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July 3, 2024

Small Businesses Face Tougher Bankruptcy Proceedings as Government Program Expires

US small businesses face tougher bankruptcies as vital relief under SBRA expires, complicating reorganization and recovery efforts.
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Small businesses in the United States are bracing for more challenging bankruptcy proceedings due to the expiration of a government relief program designed to simplify the process. The Small Business Reorganization Act (SBRA), which came into effect in February 2020, aimed to streamline bankruptcy filings for small businesses by reducing the costs and complexities involved. However, the key provisions of this act are set to expire, potentially leaving many small businesses in a precarious position.

The SBRA introduced Subchapter V, which allowed small businesses to reorganize their debts more efficiently, without the need for creditor committees and with more flexible repayment plans. This provision was particularly beneficial during the COVID-19 pandemic, providing a lifeline to businesses struggling to stay afloat. The streamlined process under Subchapter V significantly reduced legal and administrative costs, making it more accessible for small businesses to file for bankruptcy and reorganize their debts.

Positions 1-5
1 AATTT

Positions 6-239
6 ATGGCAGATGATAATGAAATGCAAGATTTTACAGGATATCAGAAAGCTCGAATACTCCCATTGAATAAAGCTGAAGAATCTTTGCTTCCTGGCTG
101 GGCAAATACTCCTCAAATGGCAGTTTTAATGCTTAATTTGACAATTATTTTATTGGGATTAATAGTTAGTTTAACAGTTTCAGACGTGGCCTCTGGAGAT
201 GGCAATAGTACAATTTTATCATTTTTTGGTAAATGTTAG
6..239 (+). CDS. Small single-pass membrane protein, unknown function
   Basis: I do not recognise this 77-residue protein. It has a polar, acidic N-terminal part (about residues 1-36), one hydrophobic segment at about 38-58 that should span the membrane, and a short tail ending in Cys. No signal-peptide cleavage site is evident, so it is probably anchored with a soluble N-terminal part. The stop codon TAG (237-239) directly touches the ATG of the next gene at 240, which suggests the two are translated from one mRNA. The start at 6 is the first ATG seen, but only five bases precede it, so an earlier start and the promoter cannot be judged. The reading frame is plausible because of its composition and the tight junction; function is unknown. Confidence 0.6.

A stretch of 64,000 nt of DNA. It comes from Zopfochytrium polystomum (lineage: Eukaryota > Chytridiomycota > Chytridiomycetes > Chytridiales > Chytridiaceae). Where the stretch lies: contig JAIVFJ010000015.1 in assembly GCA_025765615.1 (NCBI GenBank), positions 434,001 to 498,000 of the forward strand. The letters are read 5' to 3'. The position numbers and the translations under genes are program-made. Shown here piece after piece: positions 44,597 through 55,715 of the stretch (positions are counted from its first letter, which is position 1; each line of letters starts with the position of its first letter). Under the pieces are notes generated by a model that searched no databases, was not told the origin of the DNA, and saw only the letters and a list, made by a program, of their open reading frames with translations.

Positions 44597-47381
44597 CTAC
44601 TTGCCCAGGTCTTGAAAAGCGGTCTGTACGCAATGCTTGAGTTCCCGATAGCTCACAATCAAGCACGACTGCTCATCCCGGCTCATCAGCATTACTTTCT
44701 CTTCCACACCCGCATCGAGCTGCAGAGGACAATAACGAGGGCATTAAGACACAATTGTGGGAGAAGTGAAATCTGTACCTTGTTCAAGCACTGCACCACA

With the expiration of these provisions, small businesses may now face the traditional, more cumbersome bankruptcy process. This change is expected to increase the financial burden on businesses already dealing with economic challenges. Legal experts warn that the end of the SBRA’s key provisions could lead to a surge in liquidations, as businesses may find the traditional Chapter 11 process too costly and complex to navigate.

The expiration comes at a time when many small businesses are still recovering from the economic impacts of the pandemic. The potential increase in bankruptcy costs and procedural hurdles could hinder their ability to restructure and survive. Lawmakers and industry advocates are calling for an extension or permanent adoption of the SBRA’s provisions to continue supporting small businesses in financial distress.

For more detailed information, you can read the full article on U.S. News.

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